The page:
Just two decades ago, in the spring of 1989, a reform-minded government in Hungary tore down the Iron Curtain and helped clear the way to the reunification of Europe.
Today, the banned, neo-Nazi paramilitary Hungarian Guard regularly terrifies isolated Roma settlements by staging provocative demonstrations. The same communities were recently exposed to nightly visits by hooded death squads that torched homes and fired on fleeing residents, causing seven deaths and many injuries. Continue reading …
By Boyko Vassilev, Lucie Kavanova, Anita Komuves, Wojciech Kosc, Sinziana Demian, and Pavol Szalai
As we look at how life has changed – or stayed the same – over the past 20 years, TOL correspondents in Bulgaria, the Czech Republic, Hungary, Poland, Romania, and Slovakia asked people in various professions to describe their working life today compared with conditions before 1989. This collection of interviews with history teachers is the second in the series that resulted. Continue reading …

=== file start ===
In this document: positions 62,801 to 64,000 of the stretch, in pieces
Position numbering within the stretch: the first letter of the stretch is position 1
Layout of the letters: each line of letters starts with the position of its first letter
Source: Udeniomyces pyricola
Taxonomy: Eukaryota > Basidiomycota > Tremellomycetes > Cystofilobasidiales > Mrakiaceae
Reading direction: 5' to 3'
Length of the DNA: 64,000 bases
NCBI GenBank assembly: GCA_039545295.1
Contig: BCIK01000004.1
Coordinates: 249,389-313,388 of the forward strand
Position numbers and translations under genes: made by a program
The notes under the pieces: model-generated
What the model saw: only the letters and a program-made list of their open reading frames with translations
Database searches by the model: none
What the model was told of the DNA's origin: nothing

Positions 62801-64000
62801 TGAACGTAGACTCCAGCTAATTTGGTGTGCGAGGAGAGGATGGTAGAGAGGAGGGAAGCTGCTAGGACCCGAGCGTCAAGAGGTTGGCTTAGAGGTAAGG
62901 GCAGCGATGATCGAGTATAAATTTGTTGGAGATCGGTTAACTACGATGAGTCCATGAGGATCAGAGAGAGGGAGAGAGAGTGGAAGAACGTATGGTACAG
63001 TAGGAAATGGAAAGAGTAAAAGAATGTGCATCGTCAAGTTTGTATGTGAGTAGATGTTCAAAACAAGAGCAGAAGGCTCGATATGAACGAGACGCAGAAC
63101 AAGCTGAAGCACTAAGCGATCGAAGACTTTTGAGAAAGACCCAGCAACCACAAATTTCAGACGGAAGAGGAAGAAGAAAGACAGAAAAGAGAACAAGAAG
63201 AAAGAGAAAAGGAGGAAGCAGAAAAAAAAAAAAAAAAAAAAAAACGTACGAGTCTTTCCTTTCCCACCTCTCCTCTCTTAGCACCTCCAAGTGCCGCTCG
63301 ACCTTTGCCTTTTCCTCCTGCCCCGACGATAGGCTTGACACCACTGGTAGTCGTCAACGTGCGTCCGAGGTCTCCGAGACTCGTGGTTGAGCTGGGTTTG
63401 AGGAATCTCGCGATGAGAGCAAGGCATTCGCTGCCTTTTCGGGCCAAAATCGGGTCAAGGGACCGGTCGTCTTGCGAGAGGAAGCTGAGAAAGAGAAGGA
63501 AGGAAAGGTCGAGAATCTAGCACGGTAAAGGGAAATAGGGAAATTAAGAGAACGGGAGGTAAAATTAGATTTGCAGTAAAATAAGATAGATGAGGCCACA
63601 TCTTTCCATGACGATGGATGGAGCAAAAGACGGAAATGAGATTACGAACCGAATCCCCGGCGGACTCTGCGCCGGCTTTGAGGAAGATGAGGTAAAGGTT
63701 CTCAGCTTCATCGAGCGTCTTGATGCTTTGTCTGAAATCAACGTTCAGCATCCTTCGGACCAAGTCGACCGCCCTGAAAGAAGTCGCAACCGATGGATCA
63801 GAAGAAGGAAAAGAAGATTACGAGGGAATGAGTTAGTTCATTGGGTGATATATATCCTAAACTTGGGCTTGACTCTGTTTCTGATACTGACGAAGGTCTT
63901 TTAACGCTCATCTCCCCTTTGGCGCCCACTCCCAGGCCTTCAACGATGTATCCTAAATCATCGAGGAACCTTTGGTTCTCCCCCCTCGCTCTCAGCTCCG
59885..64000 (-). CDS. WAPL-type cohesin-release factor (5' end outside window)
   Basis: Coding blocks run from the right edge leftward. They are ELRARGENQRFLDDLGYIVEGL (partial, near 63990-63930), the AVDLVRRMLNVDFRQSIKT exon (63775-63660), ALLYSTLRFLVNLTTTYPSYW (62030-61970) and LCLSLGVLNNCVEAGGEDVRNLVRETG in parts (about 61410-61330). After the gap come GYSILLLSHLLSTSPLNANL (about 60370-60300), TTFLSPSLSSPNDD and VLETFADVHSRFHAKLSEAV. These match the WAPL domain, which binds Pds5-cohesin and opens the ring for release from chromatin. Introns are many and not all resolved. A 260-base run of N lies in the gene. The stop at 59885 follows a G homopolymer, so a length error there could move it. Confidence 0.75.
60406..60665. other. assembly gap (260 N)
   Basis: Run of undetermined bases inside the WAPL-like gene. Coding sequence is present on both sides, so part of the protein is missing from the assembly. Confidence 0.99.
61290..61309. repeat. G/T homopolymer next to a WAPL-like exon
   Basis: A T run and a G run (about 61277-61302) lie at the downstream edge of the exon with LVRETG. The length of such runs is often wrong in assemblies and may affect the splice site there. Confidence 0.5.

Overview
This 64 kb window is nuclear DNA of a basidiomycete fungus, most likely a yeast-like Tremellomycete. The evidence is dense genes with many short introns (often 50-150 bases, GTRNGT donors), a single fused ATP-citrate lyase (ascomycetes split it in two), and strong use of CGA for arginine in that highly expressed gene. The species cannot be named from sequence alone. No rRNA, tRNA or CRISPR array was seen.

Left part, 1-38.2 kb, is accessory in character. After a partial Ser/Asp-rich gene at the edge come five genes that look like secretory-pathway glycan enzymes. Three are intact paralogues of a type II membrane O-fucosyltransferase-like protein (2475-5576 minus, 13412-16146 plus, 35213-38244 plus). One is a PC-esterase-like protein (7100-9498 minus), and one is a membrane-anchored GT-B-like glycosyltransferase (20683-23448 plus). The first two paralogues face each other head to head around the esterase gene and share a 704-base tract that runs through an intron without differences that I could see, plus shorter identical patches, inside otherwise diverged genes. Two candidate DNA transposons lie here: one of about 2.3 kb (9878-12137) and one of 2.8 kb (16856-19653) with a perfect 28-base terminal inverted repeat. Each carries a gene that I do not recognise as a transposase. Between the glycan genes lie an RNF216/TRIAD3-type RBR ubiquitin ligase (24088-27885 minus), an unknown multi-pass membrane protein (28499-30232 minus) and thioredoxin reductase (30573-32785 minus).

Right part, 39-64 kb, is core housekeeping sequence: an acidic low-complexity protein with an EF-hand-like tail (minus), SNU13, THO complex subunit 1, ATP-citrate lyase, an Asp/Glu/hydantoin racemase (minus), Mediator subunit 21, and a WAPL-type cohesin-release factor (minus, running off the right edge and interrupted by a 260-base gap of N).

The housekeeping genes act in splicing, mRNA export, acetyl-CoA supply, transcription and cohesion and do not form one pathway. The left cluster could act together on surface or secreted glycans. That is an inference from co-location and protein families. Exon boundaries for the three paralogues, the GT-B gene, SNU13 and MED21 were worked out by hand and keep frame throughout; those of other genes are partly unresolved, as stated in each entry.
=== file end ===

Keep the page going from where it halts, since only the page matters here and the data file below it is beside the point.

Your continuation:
By Boyko Vassilev, Lucie Kavanova, Anita Komuves, Wojciech Kosc, Sinziana Demian, and Pavol Szalai
As we look at how life has changed – or stayed the same – over the past 20 years, TOL correspondents in Bulgaria, the Czech Republic, Hungary, Poland, Romania, and Slovakia asked people in various professions to describe their working life today compared with conditions before 1989. This collection of interviews with artists is the first in the series that resulted.
Part 1: What does an artist, accustomed to using metaphor and subterfuge under communism, do when the lid comes off? Continue reading …